SC business notebook, June 5

Construction company changes name, gets new look

A Columbia-based construction project management firm is getting a new name and a new look. LCK Construction Services announced Tuesday that it had shortened its name to LCK and redesigned its logo with a bright blue and green color scheme. Founded more than 18 years ago, LCK has more than $150 million of projects in progress.

Georgia governor agrees to move forward on deepening port

Georgia Gov. Nathan Deal said Tuesday he’s willing to use state money to start deepening the Port of Savannah’s busy shipping channel without waiting for funding from Washington as long as the federal government promises to pay its share of the $652 million project later. Speaking to reporters during a stop in Savannah, Deal cautioned that a couple of bureaucratic hurdles remain before funding issues get finalized. But he said it’s still possible for dredging to begin before the end of the year. Deal already has $231 million in state funding set aside for the Savannah harbor expansion. Savannah and other East Coast seaports are racing to deepen their harbors to make room for supersized cargo ships expected to begin arriving via an expanded Panama Canal in 2015.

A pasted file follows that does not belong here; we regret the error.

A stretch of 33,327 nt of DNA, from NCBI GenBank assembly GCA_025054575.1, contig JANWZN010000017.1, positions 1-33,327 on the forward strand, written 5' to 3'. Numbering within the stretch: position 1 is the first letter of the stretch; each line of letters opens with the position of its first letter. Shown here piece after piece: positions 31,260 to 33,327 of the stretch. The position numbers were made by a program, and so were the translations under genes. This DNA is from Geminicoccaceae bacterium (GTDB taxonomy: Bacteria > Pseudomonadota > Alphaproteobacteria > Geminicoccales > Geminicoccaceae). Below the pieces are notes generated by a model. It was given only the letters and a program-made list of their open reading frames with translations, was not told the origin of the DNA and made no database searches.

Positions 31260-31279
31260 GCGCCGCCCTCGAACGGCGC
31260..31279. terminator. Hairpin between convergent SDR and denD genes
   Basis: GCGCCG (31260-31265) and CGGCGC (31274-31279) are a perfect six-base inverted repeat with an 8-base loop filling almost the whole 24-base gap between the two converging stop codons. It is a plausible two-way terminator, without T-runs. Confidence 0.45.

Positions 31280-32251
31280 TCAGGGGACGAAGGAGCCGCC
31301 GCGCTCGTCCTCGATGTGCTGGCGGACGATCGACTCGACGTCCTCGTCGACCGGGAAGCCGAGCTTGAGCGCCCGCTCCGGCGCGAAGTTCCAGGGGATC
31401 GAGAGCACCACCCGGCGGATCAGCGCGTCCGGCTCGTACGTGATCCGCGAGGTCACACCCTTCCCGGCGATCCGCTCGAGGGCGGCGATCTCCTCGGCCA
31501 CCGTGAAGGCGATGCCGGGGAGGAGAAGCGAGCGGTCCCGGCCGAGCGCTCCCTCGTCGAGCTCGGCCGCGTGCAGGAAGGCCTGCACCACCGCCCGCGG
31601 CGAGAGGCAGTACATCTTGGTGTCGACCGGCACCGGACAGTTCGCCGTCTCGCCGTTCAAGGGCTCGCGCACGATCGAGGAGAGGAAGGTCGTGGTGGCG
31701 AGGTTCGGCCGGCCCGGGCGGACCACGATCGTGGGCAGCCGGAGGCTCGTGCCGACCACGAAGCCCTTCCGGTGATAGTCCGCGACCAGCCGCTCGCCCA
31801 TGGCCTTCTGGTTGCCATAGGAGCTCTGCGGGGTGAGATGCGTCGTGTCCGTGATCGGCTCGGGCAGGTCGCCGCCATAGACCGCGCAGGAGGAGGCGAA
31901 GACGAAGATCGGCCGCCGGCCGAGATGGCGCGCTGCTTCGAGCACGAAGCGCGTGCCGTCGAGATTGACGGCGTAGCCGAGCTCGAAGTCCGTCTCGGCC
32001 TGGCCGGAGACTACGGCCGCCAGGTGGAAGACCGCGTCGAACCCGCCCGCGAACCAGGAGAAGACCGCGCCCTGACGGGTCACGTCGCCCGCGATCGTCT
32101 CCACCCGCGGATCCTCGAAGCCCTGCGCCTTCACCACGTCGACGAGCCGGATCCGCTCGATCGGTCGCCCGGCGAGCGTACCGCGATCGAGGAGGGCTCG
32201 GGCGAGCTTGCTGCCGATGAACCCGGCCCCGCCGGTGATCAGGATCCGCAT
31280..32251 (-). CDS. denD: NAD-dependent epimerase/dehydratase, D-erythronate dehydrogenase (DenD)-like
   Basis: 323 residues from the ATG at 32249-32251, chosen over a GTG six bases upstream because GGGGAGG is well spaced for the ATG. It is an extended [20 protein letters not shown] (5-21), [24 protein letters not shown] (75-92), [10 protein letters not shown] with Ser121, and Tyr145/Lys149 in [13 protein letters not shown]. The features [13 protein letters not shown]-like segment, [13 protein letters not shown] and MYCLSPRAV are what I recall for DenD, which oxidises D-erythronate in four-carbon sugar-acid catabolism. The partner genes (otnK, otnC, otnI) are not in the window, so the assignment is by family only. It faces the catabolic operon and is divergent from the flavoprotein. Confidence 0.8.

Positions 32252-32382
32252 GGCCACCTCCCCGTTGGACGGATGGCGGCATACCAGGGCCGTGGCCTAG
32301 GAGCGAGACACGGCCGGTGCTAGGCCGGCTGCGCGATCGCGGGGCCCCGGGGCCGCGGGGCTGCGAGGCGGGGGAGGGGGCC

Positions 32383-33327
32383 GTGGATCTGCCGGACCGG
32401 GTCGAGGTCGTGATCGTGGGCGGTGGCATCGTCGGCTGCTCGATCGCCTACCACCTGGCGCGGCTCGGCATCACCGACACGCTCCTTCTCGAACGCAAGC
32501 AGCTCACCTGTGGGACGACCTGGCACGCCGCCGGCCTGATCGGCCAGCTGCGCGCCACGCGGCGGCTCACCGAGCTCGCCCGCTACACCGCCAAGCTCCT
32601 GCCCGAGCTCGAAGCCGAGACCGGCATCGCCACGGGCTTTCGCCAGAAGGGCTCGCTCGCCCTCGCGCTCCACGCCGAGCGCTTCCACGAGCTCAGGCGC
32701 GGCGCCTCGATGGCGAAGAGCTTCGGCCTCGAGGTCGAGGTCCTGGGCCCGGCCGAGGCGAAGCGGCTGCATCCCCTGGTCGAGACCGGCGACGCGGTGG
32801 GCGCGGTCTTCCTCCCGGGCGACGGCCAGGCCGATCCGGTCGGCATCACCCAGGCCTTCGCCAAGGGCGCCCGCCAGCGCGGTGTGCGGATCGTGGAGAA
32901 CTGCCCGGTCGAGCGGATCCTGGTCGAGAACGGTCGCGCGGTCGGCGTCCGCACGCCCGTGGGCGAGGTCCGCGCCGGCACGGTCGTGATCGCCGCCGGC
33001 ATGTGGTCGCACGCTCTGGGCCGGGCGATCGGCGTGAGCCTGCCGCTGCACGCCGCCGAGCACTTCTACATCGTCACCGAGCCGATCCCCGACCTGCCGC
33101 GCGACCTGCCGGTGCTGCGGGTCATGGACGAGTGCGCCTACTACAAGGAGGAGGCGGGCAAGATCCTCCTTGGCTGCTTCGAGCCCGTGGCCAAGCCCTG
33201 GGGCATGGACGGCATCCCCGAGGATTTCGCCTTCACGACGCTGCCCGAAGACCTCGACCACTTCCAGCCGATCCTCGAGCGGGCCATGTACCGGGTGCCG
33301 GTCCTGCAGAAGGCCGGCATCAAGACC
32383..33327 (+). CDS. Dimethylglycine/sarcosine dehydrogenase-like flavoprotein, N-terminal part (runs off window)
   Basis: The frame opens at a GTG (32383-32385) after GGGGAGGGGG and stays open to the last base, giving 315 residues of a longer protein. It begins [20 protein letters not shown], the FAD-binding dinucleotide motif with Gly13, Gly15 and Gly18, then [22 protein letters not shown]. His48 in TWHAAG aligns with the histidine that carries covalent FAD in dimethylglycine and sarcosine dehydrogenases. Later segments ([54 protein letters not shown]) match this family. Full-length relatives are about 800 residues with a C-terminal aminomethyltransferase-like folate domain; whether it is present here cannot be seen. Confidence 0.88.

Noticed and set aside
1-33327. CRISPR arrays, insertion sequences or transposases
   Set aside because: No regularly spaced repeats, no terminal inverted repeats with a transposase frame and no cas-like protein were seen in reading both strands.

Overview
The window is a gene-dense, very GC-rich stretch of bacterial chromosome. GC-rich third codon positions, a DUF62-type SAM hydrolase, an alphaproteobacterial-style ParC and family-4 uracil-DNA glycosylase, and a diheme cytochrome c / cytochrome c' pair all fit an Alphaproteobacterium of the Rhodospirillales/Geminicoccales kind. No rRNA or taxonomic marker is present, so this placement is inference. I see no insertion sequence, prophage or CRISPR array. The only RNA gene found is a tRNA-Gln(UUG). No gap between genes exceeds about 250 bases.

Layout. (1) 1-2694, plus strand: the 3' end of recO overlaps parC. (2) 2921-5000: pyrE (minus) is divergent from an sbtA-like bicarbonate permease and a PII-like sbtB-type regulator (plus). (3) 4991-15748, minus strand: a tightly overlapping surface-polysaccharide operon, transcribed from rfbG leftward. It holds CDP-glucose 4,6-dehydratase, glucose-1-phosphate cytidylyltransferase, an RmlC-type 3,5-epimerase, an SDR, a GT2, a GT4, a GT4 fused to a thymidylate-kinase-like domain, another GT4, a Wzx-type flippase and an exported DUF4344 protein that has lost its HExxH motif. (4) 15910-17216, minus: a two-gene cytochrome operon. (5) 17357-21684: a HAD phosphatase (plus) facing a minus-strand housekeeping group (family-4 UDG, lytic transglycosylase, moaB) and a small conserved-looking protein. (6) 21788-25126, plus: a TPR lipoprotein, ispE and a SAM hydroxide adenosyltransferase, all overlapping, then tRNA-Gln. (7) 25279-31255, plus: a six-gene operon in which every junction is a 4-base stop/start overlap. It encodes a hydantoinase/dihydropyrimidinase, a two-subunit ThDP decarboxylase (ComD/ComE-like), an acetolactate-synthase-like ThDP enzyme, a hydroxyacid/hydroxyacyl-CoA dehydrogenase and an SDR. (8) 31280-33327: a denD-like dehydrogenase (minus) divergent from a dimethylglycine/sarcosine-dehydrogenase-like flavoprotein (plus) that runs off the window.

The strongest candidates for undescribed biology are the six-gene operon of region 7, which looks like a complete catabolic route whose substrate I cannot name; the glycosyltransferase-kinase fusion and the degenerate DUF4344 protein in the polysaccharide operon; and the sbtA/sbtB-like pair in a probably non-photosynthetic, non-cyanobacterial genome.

Metal company to expand in Anderson County, add 6 jobs

A metal components company is investing $3.7 million to expand its operations in Anderson County, the S.C. Department of Commerce said Tuesday. Sekido Technology Corp.’s investment will add space and equipment to its Williamston plant, along with six new jobs. The company makes metal components for the automotive and tool industries. South Carolina has attracted more than $9 billion in investment and more than 23,000 jobs in manufacturing since January 2011, according to Gov. Nikki Haley’s office.

VA computers have been hacked several times, ex-official says

A former computer security chief at the Department of Veterans Affairs is telling lawmakers that at least eight foreign-sponsored organizations have hacked into the department’s computer networks in recent years or were actively trying to do so. Jerry Davis served as the VA’s chief information security officer until February 2013. He says in written testimony Tuesday to a House subcommittee that the VA became aware of the computer hacking in March 2010 and that attacks continue “to this very day.” The intrusions raise the potential for identity theft.

Bryan Betts and The Associated Press contributed.